A Unisys survey shows majority in Singapore and Malaysia view fingerprint scans as the preferred method of security identification
Fingerprint authentication is still the number one choice of security measure for identity verification in Malaysia and Singapore, according to a Unisys survey.
Results from the recent survey conducted by the IT services vendor revealed that respondents from Malaysia and Singapore chose fingerprint scan as the preferred security authentication mechanism to verify their identity with banks, government departments and other organizations.
Slightly over seven in 10 respondents from Malaysia were most willing to use a scan of their fingerprint to verify their identity, while 70 percent of Singaporean respondents chose it as a preferred security measure.
"In Singapore and Malaysia, what we're seeing in the survey is that [respondents] particularly are interested in giving up more personal data to get security and convenience," said Scott Whyman, vice president and general manager for Asia South at Unisys, in an interview with ZDNet Asia.
He added: "I think convenience is a big factor in this, particularly convenience in terms of being able to get fast access to information--whether it be government information, or to get access to their own information stored by banks, but also the whole process of moving through areas that have potential risks, like airports."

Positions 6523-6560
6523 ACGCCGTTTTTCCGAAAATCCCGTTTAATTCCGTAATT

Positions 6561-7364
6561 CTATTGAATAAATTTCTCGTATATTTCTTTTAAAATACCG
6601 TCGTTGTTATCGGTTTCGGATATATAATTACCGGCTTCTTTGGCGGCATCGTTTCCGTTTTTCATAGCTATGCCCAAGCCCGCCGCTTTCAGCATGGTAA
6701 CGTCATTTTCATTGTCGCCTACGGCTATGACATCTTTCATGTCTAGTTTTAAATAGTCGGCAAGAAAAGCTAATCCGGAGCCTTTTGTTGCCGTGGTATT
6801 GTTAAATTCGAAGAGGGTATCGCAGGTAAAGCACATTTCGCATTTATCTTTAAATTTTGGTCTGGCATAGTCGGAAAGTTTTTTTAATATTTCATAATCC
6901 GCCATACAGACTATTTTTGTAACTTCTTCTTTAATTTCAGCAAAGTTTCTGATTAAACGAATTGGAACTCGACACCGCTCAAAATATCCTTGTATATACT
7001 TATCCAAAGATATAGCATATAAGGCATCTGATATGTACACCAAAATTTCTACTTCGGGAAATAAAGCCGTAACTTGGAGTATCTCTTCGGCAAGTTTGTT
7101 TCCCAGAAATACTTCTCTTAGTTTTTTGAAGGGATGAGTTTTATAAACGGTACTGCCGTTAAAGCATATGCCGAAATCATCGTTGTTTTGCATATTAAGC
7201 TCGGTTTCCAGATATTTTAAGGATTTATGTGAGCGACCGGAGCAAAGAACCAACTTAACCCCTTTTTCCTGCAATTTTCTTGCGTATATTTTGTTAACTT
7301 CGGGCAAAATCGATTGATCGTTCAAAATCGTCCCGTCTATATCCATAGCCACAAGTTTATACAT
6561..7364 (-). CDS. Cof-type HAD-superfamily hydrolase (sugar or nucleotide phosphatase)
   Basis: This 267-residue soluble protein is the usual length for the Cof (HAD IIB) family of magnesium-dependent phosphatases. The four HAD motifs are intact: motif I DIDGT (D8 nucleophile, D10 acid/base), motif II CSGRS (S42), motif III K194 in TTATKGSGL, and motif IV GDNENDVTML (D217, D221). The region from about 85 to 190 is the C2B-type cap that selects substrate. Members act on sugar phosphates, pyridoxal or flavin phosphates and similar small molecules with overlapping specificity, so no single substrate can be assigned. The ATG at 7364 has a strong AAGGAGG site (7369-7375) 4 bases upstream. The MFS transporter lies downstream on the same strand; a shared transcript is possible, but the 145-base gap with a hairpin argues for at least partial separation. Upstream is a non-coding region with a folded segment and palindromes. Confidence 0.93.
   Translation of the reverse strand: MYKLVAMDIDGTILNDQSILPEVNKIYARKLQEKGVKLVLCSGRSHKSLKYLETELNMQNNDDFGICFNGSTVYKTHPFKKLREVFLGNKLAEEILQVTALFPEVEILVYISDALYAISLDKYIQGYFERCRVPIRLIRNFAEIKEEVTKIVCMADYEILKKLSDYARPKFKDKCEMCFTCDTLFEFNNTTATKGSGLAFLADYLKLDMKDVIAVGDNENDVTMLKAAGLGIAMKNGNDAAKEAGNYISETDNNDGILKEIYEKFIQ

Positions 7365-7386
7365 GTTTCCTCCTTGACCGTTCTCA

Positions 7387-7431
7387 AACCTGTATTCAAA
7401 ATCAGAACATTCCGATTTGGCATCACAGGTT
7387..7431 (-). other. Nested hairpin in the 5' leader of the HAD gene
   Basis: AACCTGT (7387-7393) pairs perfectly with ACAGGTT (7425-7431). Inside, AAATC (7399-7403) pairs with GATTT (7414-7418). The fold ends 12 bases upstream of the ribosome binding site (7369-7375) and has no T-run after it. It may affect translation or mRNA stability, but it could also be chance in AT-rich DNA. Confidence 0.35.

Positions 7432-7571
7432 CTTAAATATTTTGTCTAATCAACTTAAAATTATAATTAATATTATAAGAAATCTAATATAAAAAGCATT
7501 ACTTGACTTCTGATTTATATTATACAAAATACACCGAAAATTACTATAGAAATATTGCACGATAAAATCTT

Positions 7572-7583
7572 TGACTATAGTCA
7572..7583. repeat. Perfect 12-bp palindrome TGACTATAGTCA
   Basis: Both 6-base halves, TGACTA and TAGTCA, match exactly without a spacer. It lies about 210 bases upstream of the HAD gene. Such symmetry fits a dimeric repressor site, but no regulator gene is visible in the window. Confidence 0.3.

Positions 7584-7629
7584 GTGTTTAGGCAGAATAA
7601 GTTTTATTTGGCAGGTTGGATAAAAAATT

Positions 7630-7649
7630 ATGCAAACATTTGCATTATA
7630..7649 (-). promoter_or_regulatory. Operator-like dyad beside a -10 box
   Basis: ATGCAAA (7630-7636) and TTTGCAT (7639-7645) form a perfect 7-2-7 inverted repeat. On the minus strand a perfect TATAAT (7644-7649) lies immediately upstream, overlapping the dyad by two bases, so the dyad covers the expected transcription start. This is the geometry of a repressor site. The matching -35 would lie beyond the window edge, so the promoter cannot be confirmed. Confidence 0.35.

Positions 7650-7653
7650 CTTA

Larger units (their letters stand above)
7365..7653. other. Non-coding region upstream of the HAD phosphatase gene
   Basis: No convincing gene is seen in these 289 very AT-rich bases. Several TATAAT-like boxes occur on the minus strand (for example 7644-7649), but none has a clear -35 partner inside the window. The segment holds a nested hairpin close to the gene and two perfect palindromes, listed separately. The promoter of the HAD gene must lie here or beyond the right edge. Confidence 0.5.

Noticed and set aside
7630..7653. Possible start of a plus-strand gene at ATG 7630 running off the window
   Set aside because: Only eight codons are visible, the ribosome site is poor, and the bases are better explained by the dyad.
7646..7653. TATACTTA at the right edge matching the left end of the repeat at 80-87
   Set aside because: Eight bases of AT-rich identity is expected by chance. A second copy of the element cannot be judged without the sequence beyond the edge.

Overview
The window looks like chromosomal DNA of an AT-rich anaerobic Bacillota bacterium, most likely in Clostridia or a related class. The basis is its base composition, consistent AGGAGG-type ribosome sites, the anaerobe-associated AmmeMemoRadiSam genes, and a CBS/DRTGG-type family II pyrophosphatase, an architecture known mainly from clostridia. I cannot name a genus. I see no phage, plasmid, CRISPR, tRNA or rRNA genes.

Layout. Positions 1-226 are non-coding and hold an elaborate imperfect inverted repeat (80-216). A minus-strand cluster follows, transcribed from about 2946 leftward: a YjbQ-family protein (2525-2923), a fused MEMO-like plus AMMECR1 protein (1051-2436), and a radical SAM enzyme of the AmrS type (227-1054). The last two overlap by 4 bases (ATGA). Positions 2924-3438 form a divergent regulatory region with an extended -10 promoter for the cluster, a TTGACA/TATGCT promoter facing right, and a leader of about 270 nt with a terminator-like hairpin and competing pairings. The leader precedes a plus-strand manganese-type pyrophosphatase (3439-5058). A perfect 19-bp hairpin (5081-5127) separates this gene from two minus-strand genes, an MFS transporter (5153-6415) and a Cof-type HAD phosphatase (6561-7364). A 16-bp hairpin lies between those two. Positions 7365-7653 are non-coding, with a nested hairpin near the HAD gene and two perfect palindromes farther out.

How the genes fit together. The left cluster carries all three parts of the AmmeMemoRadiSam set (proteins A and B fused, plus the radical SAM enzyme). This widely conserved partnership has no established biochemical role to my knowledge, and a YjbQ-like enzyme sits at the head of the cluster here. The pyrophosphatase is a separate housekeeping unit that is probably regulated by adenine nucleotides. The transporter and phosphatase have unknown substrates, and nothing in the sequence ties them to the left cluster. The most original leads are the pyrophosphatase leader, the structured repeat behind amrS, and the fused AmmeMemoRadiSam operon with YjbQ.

On why Malaysians and Singaporeans are more receptive to using biometrics for identity authentication, Whyman noted that Singaporeans and Malaysians have been "generally more attuned with biometrics for a lot more years than other countries".
He explained that citizens in both countries have a comfort level with using an identity card (IC) that contains personal information, as well as personal biometric data--the fingerprint. As such, he added, Malaysians and Singaporeans have been "conditioned" from a young age to be receptive toward the use of fingerprint for identity verification.
Biometric identification is making its way to Singapore. Last year, the island-state installed an automated system--dubbed enhanced Immigration Automated Clearance System (eIACS)--at border control points. The system enables its citizens, who travel in and out of the country, to clear immigration under 12 seconds using biometric technologies to verify their identity.
In November 2006, Citibank launched the world's first biometric cardless payment service for credit card transactions in the republic.